An Architect’s Sketch Book: Domes For Tomorrow II

Sample Pages — front cover

Architect Rick Crandall’s Domes For Tomorrow II is an idea book of innovative, unique Monolithic Dome designs. It includes color photographs and/or drawings of Monolithic facilities designed as schools, churches, homes, gymnasiums, a theater, a shopping center, a nightclub, a planetarium, a yacht club, an apartment complex, a hotel, a theme park, a golf course, a library, a hospital, offices, a bakery, a detention facility, and aircraft hangars. 

Media

Over the years, the Monolithic Dome Institute has developed dozens of books, videos and DVDs. These include hundreds of plans for designing a Monolithic Dome dream home, school, church, gymnasium – virtually any structure for any use. Our library also includes training material related to dome construction and reference texts on polyurethane foam and the construction of concrete thin shells.

Domes and Uses: A Collection of Domes and their Many Uses

Sample pages – Cover

Domes & Uses, both as an Ebook and as a printed text, has nine, information-packed sections that cover virtually everything related to Monolithic Domes. This book’s articles and data are supplemented with photographs, drawings, sketches and floor plans. 

January 2005 – Think Round: The Story of David B. South

The story of David B. South – a man whose foresight and determination led to the invention of the Monolithic Dome - is perfectly summarized in the title of a new book about his life: Think Round: The Story of David B. South and the Monolithic Dome as told to Freda Parker.

Monolithic Dome Institute

Monolithic Dome Institute (or MDI) is the information-generating and educational branch of the Monolithic family. Our MDI staff coordinates and maintains the material on our websites; publishes books and brochures; produces podcasts, CDs and texts; works with the media; hosts or participates in special events.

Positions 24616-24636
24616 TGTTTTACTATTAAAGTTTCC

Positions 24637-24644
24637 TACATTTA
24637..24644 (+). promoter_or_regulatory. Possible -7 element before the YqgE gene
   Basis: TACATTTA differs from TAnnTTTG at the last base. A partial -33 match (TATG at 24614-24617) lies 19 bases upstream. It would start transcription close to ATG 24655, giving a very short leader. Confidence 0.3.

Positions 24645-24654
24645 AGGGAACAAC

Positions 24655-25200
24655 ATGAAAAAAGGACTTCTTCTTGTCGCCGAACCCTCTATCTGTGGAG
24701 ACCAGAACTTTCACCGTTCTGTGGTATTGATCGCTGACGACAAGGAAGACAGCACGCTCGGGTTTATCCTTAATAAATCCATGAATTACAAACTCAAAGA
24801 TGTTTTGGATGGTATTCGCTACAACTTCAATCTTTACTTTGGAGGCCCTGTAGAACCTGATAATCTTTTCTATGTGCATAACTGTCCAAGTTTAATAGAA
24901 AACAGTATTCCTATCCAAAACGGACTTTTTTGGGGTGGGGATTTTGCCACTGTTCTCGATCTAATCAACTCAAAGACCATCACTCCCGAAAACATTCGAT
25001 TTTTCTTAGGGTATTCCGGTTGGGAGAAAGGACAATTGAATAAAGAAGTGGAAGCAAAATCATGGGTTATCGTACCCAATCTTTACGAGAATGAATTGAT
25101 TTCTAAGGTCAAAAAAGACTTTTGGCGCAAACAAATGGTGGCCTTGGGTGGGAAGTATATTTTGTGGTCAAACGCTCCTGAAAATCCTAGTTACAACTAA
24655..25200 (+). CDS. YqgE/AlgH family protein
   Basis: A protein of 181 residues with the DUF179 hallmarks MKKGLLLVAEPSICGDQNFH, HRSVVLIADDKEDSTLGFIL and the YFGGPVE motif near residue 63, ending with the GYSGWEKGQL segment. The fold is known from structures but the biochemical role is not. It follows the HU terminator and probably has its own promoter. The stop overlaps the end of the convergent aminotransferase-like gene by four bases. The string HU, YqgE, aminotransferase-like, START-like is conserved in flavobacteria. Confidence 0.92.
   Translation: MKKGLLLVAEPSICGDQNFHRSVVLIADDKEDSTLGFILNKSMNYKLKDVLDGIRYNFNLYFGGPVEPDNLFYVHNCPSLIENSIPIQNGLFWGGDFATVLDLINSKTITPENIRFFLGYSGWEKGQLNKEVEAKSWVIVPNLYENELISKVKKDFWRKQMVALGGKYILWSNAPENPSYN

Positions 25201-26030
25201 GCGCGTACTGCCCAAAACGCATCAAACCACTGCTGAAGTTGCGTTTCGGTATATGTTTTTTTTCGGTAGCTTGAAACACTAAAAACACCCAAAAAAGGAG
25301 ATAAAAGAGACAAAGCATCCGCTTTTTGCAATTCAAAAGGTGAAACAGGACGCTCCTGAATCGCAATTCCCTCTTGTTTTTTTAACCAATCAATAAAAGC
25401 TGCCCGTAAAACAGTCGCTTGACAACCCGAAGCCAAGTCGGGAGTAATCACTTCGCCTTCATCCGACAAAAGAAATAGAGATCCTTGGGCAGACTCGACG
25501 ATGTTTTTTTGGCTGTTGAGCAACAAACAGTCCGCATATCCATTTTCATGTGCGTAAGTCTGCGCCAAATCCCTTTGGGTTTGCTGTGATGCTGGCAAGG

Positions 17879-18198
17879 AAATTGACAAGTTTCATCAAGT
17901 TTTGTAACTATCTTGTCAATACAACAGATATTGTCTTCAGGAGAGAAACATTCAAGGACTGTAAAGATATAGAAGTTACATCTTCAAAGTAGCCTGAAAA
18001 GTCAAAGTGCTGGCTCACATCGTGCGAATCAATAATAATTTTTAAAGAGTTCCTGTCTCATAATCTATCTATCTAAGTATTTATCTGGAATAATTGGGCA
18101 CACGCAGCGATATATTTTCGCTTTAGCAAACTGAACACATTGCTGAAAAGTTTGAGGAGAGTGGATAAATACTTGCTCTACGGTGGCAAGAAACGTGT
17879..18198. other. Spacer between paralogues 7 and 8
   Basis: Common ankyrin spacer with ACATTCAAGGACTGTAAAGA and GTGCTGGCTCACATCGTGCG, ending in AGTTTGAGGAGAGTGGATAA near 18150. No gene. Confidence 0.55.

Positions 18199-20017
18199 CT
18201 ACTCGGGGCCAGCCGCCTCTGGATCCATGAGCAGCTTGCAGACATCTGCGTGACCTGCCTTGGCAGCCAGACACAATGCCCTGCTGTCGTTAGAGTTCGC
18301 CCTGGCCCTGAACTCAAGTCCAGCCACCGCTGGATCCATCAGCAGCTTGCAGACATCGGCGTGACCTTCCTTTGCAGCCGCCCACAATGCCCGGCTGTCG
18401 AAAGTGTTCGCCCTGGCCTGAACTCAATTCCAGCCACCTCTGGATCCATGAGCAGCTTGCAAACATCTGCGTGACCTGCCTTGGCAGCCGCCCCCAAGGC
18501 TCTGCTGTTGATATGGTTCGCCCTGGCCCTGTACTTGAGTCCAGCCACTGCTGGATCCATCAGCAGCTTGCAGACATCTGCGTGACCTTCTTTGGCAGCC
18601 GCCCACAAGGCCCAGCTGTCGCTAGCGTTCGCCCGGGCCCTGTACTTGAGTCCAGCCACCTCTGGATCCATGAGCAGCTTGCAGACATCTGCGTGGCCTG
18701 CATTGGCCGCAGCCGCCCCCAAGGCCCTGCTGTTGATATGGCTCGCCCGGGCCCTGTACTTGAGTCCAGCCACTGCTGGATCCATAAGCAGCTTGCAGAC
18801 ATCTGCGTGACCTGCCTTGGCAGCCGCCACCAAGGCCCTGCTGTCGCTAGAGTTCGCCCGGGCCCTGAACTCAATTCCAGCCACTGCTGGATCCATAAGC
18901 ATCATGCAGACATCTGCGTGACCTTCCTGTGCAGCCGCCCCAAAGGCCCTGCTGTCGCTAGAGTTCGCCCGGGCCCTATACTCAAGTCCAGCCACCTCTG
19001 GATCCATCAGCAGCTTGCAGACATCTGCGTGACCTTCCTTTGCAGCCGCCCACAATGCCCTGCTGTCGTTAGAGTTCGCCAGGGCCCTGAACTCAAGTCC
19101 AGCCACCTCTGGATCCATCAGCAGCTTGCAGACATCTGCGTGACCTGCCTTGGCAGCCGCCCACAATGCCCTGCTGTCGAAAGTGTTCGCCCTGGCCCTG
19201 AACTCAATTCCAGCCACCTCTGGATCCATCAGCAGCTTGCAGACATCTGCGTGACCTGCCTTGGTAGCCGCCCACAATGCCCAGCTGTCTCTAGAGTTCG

“Dome Sweet Home” Now Downloadable

Book Cover

Two dome-owners and the owner of a home improvement business co-authored “Dome Sweet Home,” a detailed description of the Monolithic Dome building process.

How to load Monolithic eBooks on a Kindle Fire

Installing a Monolithic ebook on your Kindle Fire is easy.

Installing a Monolithic ebook on your Kindle Fire is easy. I have listed the steps in this article, but the best way to read these steps is by clicking on the fist image, then using the captions to give the step-by-step instructions.

Professionals

To help our clients find the professionals they need to turn their Monolithic Dome dream into a reality, we maintain a listing service. It includes Monolithic Dome builders, architects and designers, foam applicators and suppliers, engineers, lending companies, appraisers, and insurance companies.

The Monolithic Dome

Cutaway — Schematic cutaway of the layers of the final Monolithic Dome.

Monolithic Domes are constructed following a method that requires a tough, inflatable Airform, steel-reinforced concrete and a polyurethane foam insulation. Each of these ingredients is used in a technologically specific way.

Insulated Footings: Thermal Break for Monolithic Domes

Joey is taping off the area just above where they intend to spray foam to avoid getting any overspray on the airform. They have dug a trench around the footing about 10 inches deep that will be insulated.

Generally, in the US, footings are not insulated. By not insulating the footing, we have a place where cold can enter our houses. Monolithic Dome builders may need to consider insulating footings of Monolithic Dome homes to provide a thermal break and reduce chances for condensation and/or mold growth.

An Insider’s View of the Monolithic Dome Construction Process

Spray Foam Magazine — The Emerson’s of Hayes, Virginia allowed Jack Innis of Spray Foam Magazine to witness the construction of their Monolithic Dome Home.